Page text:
As the IELTS Indicator gives you only an indicative score, it is not accepted by all organisations. On the other hand, TOEFL iBT Home Edition scores are accepted by over 11,000 organisations and universities. Thus, it can be said that the exam acceptance of the TOEFL is higher than the exam acceptance of the IELTS.
TOEFL is Mostly Preferred Across the World
When I say TOEFL iBT is the most preferred, I am not kidding! More than 11,000 universities in 150+ countries use it to evaluate an international student's English language proficiency. It is accepted by 100% of universities in the UK, including schools that are part of the Russell Group. The same is the case for universities in Australia and universities in New Zealand and for all migration visas.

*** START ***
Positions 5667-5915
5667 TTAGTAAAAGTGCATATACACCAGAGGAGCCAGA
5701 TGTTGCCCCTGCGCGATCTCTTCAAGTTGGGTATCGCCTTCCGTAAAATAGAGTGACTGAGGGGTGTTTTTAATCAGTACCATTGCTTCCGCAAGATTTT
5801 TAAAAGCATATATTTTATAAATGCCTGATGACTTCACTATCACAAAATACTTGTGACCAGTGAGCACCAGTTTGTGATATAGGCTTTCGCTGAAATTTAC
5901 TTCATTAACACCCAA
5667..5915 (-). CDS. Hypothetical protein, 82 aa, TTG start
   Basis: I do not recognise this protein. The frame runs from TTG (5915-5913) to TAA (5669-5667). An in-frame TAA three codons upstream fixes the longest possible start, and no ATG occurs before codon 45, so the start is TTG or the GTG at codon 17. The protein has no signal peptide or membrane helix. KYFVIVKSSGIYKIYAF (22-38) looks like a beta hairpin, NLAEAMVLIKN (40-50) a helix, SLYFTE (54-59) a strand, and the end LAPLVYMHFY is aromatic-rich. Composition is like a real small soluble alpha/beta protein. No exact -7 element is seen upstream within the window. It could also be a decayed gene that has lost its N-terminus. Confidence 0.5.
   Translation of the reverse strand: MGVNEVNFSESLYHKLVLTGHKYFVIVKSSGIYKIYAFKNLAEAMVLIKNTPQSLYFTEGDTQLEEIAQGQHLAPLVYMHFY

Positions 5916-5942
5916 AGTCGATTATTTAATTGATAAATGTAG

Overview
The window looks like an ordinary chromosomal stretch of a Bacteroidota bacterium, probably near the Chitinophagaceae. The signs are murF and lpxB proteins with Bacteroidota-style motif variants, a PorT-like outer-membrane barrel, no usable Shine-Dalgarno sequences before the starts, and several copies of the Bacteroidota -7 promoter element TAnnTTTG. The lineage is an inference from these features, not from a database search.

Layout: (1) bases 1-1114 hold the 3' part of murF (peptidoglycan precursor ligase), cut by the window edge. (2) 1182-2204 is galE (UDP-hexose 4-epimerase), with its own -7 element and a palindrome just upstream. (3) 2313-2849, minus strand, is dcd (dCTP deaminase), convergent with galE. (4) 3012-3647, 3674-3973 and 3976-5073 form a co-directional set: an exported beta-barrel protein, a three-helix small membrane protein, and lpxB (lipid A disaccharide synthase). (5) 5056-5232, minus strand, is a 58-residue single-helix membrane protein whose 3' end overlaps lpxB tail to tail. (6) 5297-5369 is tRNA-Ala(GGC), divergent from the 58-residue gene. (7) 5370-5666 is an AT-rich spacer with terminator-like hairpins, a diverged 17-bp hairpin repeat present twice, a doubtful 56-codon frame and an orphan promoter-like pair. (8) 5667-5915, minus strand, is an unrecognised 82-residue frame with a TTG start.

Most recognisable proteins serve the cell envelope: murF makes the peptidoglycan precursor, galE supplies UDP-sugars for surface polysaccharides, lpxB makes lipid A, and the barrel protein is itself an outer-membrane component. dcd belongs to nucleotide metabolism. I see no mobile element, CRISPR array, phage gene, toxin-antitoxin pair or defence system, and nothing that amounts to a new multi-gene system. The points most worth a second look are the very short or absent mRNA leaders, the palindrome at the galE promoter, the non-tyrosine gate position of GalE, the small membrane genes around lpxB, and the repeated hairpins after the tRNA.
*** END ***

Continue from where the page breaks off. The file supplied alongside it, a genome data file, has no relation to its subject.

Over 80% of graduate programs offered by Canadian universities prefer TOEFL iBT scores. According to ETS, the administrator of the test, universities in Canada receive more TOEFL scores than all other English language proficiency tests combined.
Well, everybody is well aware of the fact that the United States is the largest recipient of TOEFL Scores. What you might not know is that the TOEFL iBT is accepted by 9 out of 10 universities not just in the US but elsewhere as well.
It is also the most preferred English language proficiency test across Europe and especially in Germany and France. It is also widely trusted in Asia, with top universities in Hong Kong, China, Japan, Korea and Malaysia preferring the TOEFL.
When you take the TOEFL, you automatically stand out from the crowd. According to an ETS Survey of 296 TOEFL test takers who were also university students who took the TOEFL test, over 90% of them were accepted into their first or second choice university.